As a teacher at an all-girls school, I cannot tell you how many times I've heard the word "drama" tossed around. It's troubling to me, really, to see how easily people connect this word to the conflicts that emerge between girls and women. Even in efforts to help girls and women build strong and healthy relationships, we’re reminded to "stop the drama!" or "just say no to the drama!"
Beacon Academy’s class of 2014 is off to an extraordinary start. The students come from incredibly diverse backgrounds, yet they have quickly developed a remarkable bond. It is obvious that they are joined together by their shared desire for the best education possible.
Although Northern Ireland is a much more peaceful place to live; the sinister fragments of the Troubles have left a terrible legacy. I despair at the countless number of students leaving school with pitiful knowledge and slanted interpretations of their country’s turbulent past. This problem is exacerbated when you consider that a new generation of children are growing up having their identity narrowly defined by the political and sectarian conditions that festered here during the Troubles.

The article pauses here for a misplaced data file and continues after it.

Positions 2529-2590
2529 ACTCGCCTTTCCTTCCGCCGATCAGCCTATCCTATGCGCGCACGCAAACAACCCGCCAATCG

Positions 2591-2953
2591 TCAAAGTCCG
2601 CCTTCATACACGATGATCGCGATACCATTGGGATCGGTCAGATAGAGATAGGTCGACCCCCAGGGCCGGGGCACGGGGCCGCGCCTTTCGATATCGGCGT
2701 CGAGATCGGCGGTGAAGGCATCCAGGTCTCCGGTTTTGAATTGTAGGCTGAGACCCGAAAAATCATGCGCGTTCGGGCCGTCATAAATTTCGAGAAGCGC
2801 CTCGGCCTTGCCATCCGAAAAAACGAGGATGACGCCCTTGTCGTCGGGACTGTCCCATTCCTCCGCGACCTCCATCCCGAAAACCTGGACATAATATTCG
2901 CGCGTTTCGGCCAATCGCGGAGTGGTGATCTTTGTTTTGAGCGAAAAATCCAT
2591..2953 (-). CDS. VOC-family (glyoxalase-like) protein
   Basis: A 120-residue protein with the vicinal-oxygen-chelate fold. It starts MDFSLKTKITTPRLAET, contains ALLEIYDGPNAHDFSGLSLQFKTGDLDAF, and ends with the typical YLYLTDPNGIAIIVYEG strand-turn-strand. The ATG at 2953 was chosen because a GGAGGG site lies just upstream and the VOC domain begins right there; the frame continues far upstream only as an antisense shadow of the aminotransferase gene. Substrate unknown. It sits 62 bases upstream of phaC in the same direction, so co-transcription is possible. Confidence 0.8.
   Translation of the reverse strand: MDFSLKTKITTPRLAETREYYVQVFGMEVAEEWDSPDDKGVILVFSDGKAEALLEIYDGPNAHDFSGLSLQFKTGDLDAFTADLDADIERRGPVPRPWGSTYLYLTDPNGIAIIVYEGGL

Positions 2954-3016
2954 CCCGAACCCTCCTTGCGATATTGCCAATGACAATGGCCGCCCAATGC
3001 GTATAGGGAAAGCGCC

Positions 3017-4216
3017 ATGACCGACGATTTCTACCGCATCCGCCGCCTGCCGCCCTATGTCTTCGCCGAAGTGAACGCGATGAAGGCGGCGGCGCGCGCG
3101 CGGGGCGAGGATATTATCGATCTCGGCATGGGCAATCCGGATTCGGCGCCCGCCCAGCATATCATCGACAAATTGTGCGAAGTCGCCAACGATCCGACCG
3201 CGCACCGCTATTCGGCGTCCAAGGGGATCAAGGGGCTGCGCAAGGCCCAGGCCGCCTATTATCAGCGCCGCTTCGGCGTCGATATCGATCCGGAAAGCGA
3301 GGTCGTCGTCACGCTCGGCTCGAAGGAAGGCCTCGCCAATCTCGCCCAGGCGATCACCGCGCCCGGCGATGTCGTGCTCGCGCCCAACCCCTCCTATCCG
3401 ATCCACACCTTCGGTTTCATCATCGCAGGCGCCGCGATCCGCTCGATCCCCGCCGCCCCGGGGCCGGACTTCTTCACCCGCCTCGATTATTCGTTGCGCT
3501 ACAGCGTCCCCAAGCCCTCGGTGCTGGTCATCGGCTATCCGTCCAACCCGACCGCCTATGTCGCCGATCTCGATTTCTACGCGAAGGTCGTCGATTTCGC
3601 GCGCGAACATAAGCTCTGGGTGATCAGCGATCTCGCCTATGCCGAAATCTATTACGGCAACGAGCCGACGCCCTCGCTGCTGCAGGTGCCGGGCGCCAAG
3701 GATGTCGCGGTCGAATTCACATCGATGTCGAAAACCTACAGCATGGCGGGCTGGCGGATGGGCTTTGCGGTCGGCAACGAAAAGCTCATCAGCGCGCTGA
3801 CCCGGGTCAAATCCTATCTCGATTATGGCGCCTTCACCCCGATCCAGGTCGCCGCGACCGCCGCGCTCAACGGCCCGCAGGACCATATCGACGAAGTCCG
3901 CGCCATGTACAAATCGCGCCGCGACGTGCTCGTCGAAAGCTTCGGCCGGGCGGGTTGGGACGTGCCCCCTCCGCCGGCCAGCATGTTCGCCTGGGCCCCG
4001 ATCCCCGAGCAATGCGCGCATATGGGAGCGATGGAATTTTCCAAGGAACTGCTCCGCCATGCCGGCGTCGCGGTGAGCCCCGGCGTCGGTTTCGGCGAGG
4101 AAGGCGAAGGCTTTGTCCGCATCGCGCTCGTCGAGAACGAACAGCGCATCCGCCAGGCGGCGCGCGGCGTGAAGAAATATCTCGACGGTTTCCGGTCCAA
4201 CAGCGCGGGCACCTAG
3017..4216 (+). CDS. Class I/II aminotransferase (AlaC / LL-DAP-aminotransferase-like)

Theatre and social studies are a natural marriage. At least, I’ve grown to feel that way by getting the opportunity to work with Christi Sargent, the theatre lead teacher at Cooperative Arts and Humanities High School (Co-op) located in New Haven, CT. Through the collaboration we have done, we are working to build a blended model (not technological driven blended learning) of learning. Mostly, we are hoping that students can use principles of sociology and principles of theatre to understand that their voice matters.
In true teacher fashion right before a big trip with students, I could not sleep. I kept thinking about what I hope my students will get out of this service immersion trip. I truly hope they learn more about themselves, their country, and the struggles those who live on the margins of society face on a daily basis.